February 25th, 1989 is a day that will live in infamy. Well, at least with some die-hard Dallas Cowboys fans. This is the day when new team owner Jerry Jones fired legendary head coach Tom Landry in favor of his old University of Arkansas teammate Jimmy Johnson.
I remember it pretty well, not being a Cowboys fan. One of my brothers was a Cowboys fan, and man was he pissed. Lots of people were. Tom Landry, even after suffering back-to-back-to-back losing seasons, including the worst record his last year, was a legend. Lots of assistants were brought in which weren’t his selection, and that may have been a factor in their poor performance as the coaching staff didn’t have the cohesion necessary for the championship caliber performance Landry’s Cowboys were famous for. So it was a big blow to the fans of the man who revolutionized the game with the 4-3 defense, among other contributions.
Landry is ranked 3rd all-time in wins (I’m not sure where he ranked overall at the time of his firing). He holds records which will likely stand forever with 29 consecutive seasons with the same team and 20 consecutive winning seasons with the same team. Bill Belichick may be the only man who can catch that, but I don’t think Tom Brady can make it another five years to help that along. His success is what led the Cowboys to be called America’s Team – so I guess that makes him America’s Coach.
So, what about my brother? Did he remain a fan? Yes, he did. At least for a while. He was loyal to the Cowboys. And even though Jimmy Johnson came from coaching the University of Miami – one of his most-hated college teams – he gave him a chance. It turns out Jones was right in the short run. Johnson took the Cowboys to back-to-back Super Bowl titles in a few short years. His successor then won again two seasons later with Johnson’s team. Sometimes unpopular decisions are the right ones to make; and bringing in Johnson was the right thing to do.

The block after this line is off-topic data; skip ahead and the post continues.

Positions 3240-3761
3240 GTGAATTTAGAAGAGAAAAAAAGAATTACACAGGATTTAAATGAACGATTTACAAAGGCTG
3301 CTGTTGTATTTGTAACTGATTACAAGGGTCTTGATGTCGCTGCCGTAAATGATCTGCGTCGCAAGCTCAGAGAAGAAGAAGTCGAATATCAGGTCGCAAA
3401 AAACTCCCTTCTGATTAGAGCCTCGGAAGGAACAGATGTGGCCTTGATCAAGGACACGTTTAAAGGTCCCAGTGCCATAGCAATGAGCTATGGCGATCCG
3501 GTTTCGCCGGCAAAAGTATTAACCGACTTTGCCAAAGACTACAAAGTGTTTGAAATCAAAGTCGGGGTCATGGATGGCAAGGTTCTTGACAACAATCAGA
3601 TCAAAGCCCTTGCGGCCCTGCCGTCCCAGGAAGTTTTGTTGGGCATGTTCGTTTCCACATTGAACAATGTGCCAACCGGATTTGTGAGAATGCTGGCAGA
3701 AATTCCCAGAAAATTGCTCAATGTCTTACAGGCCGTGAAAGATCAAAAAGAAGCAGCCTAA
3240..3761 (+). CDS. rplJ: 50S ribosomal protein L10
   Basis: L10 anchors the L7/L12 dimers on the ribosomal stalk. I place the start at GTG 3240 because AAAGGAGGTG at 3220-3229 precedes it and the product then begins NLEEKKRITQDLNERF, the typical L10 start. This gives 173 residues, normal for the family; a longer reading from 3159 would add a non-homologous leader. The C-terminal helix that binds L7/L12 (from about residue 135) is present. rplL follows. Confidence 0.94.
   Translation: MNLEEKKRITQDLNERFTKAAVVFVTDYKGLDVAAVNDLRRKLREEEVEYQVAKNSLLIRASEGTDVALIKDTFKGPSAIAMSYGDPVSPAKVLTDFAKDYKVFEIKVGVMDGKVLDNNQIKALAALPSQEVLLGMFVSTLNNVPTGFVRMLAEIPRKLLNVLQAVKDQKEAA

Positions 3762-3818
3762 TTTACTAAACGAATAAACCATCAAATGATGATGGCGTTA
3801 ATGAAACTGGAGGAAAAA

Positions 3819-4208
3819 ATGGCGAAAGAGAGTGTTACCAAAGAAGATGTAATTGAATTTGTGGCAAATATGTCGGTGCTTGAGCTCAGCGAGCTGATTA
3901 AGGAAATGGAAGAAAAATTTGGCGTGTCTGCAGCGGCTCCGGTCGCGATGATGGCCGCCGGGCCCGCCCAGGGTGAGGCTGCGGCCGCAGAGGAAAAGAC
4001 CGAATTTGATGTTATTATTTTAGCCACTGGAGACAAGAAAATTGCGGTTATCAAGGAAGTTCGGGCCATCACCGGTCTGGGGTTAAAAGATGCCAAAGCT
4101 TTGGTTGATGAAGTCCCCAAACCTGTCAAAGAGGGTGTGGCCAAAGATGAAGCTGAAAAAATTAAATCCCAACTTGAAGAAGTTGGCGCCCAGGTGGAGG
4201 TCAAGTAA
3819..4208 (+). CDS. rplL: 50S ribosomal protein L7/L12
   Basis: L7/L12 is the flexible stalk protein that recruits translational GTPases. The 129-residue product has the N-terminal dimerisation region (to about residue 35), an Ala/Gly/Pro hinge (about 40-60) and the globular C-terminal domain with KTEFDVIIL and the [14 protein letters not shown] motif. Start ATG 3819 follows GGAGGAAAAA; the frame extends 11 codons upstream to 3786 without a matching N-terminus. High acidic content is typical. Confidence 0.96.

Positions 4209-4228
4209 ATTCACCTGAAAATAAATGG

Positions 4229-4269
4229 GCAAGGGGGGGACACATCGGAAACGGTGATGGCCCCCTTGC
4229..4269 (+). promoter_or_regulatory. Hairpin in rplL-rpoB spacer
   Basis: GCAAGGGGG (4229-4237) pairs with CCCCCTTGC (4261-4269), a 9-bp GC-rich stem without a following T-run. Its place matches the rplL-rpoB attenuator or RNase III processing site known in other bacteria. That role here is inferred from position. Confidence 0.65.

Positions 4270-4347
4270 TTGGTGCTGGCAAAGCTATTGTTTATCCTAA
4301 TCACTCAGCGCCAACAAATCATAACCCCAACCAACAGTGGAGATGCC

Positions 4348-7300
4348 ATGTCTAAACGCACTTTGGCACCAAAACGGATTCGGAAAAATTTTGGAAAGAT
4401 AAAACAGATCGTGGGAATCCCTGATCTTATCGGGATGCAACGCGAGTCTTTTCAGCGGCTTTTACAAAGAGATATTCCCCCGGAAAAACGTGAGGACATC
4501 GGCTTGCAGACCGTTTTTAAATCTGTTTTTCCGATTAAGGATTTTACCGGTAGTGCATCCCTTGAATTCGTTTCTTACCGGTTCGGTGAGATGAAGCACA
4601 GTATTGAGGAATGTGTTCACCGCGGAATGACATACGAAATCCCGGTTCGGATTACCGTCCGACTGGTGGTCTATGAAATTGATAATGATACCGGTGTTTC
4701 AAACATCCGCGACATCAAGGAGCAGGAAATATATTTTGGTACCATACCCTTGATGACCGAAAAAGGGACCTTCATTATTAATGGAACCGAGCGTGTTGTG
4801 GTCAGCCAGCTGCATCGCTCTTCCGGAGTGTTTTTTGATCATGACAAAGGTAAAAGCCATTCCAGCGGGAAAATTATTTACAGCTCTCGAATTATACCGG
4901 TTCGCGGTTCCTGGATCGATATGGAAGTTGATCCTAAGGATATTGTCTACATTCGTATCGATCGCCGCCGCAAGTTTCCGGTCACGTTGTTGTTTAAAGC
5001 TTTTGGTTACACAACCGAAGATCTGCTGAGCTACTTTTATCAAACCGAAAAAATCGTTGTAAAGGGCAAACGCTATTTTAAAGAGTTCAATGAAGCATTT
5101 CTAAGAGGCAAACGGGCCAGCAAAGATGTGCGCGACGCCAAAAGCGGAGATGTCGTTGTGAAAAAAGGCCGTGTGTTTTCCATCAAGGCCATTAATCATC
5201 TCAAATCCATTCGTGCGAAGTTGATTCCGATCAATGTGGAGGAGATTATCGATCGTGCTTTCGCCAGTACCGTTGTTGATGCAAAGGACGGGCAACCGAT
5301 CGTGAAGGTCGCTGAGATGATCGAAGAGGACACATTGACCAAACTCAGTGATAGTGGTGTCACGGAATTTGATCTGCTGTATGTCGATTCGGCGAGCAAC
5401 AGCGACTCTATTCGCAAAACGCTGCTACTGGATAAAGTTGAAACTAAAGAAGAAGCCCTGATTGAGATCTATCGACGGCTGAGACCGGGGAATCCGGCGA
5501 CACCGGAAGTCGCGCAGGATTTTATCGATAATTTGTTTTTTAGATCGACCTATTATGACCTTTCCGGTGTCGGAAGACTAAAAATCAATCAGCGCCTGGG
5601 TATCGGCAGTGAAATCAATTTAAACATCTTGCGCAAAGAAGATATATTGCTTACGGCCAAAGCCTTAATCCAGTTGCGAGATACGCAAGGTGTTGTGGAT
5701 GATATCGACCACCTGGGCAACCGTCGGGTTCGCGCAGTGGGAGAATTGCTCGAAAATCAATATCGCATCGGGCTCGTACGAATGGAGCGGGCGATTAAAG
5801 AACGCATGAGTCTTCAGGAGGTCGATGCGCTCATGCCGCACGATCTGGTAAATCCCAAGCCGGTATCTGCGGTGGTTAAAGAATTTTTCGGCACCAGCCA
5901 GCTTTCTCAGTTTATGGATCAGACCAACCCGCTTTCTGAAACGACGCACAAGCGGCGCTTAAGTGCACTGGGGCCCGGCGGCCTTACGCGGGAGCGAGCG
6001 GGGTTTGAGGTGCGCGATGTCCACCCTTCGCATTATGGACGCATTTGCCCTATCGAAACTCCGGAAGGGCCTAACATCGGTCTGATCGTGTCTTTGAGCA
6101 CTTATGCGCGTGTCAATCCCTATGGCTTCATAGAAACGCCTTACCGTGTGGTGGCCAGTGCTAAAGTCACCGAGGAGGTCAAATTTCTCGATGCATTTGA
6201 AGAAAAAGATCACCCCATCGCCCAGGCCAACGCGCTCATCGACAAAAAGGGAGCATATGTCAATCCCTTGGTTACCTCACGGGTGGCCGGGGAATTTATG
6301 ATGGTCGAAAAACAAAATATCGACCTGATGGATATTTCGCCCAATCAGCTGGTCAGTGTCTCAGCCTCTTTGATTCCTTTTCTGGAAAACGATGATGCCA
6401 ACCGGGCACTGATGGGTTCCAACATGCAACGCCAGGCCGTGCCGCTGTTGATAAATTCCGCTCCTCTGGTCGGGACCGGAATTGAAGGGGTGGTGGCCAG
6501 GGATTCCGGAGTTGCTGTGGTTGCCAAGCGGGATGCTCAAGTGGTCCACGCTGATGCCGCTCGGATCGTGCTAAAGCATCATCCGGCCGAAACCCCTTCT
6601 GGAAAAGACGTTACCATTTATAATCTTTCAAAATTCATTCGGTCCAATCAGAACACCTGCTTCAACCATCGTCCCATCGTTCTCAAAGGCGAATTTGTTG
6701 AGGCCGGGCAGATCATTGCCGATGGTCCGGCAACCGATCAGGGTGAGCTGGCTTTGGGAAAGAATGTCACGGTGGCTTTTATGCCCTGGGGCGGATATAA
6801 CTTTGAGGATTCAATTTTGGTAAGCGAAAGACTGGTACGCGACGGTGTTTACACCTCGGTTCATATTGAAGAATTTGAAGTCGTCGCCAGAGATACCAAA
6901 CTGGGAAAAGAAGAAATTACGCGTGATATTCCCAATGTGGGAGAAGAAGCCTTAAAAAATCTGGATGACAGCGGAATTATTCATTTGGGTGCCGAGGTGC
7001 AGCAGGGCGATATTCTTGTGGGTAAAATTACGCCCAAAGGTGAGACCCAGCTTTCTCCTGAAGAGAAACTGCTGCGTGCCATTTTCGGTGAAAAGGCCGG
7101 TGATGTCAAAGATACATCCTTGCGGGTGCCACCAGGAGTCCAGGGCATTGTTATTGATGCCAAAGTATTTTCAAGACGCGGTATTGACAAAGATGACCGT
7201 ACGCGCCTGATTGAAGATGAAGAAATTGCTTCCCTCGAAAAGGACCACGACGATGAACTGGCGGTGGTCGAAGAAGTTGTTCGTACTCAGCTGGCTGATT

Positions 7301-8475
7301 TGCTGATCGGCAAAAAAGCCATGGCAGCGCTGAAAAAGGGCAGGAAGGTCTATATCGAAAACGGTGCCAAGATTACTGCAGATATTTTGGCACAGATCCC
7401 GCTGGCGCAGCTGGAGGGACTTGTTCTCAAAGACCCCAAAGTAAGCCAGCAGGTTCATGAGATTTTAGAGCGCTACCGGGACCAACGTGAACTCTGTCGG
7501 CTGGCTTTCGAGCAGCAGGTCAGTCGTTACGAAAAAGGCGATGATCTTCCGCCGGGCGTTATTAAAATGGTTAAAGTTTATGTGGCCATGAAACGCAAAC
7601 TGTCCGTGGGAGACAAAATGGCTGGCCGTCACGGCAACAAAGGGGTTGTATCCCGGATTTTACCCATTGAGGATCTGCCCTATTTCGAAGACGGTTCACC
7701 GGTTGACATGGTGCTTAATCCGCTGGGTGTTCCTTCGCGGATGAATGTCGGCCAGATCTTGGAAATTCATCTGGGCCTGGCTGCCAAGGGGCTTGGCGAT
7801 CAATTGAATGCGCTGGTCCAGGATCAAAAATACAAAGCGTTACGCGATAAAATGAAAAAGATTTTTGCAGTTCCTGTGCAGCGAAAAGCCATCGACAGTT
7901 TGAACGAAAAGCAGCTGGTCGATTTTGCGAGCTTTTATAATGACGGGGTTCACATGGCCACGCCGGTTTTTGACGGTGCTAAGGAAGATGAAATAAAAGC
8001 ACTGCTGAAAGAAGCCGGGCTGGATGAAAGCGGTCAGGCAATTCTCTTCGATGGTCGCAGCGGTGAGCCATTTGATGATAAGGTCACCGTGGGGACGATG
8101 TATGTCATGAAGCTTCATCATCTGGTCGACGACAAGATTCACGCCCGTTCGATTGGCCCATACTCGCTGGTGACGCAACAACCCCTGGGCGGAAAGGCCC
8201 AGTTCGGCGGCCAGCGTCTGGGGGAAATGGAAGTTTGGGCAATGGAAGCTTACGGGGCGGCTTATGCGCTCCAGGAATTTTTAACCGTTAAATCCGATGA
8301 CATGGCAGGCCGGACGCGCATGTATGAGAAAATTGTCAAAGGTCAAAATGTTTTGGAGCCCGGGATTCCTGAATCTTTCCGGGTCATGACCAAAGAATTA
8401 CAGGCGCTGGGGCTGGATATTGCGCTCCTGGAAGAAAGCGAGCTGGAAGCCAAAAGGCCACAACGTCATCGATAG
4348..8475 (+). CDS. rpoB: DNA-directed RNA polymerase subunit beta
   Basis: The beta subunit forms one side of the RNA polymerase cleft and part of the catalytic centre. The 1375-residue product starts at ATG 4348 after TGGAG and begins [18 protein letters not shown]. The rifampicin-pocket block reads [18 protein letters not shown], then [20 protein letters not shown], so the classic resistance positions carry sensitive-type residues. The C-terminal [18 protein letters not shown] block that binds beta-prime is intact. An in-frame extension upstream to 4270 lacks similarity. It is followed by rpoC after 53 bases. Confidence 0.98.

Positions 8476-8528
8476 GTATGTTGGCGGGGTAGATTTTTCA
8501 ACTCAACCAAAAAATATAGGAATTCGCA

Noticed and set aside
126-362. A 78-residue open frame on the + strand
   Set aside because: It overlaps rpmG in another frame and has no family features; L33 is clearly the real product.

But the wrong thing to do as an NFL owner is to let your ego run your product. Jerry Jones’ Cowboys have suffered a fair amount under his meddling – thinking he can coach or run personnel like the real professionals do. This past season’s success may continue for a few seasons, but Jones will find a way to disrupt the rhythm, he always does. And that is why my brother is no longer a Dallas Cowboys fan. Jones is the owner and can do what he wants with the team. But, as his unceremonious dismissal of Landry 26 years ago proves, it won’t have the same success as the consistency of Landry’s 29 years building America’s Team.